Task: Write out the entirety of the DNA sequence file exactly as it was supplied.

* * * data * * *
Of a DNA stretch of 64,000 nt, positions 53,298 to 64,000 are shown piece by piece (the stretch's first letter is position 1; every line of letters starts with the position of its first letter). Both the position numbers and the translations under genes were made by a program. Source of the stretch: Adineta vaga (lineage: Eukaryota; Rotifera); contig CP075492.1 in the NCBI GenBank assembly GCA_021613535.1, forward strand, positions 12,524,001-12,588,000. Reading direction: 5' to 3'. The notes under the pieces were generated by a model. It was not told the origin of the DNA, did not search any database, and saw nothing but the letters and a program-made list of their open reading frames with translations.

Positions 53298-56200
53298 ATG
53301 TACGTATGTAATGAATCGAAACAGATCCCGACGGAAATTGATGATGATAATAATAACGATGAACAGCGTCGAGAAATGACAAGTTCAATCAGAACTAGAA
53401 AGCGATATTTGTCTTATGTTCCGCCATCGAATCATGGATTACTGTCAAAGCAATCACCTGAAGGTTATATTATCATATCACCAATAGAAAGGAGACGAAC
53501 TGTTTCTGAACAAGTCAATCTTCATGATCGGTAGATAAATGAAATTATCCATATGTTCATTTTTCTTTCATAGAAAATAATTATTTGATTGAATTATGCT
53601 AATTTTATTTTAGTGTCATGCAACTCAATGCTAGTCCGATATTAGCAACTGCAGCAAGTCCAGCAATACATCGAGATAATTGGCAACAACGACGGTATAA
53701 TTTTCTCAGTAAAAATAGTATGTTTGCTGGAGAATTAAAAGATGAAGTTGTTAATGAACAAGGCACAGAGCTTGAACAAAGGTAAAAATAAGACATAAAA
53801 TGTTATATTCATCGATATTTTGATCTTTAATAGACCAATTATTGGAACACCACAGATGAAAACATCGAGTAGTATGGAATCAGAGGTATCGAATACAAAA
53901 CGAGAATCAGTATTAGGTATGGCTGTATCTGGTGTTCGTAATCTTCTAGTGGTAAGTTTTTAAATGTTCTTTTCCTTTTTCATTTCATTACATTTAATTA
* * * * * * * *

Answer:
Of a DNA stretch of 64,000 nt, positions 53,298 to 64,000 are shown piece by piece (the stretch's first letter is position 1; every line of letters starts with the position of its first letter). Both the position numbers and the translations under genes were made by a program. Source of the stretch: Adineta vaga (lineage: Eukaryota; Rotifera); contig CP075492.1 in the NCBI GenBank assembly GCA_021613535.1, forward strand, positions 12,524,001-12,588,000. Reading direction: 5' to 3'. The notes under the pieces were generated by a model. It was not told the origin of the DNA, did not search any database, and saw nothing but the letters and a program-made list of their open reading frames with translations.

Positions 53298-56200
53298 ATG
53301 TACGTATGTAATGAATCGAAACAGATCCCGACGGAAATTGATGATGATAATAATAACGATGAACAGCGTCGAGAAATGACAAGTTCAATCAGAACTAGAA
53401 AGCGATATTTGTCTTATGTTCCGCCATCGAATCATGGATTACTGTCAAAGCAATCACCTGAAGGTTATATTATCATATCACCAATAGAAAGGAGACGAAC
53501 TGTTTCTGAACAAGTCAATCTTCATGATCGGTAGATAAATGAAATTATCCATATGTTCATTTTTCTTTCATAGAAAATAATTATTTGATTGAATTATGCT
53601 AATTTTATTTTAGTGTCATGCAACTCAATGCTAGTCCGATATTAGCAACTGCAGCAAGTCCAGCAATACATCGAGATAATTGGCAACAACGACGGTATAA
53701 TTTTCTCAGTAAAAATAGTATGTTTGCTGGAGAATTAAAAGATGAAGTTGTTAATGAACAAGGCACAGAGCTTGAACAAAGGTAAAAATAAGACATAAAA
53801 TGTTATATTCATCGATATTTTGATCTTTAATAGACCAATTATTGGAACACCACAGATGAAAACATCGAGTAGTATGGAATCAGAGGTATCGAATACAAAA
53901 CGAGAATCAGTATTAGGTATGGCTGTATCTGGTGTTCGTAATCTTCTAGTGGTAAGTTTTTAAATGTTCTTTTCCTTTTTCATTTCATTACATTTAATTA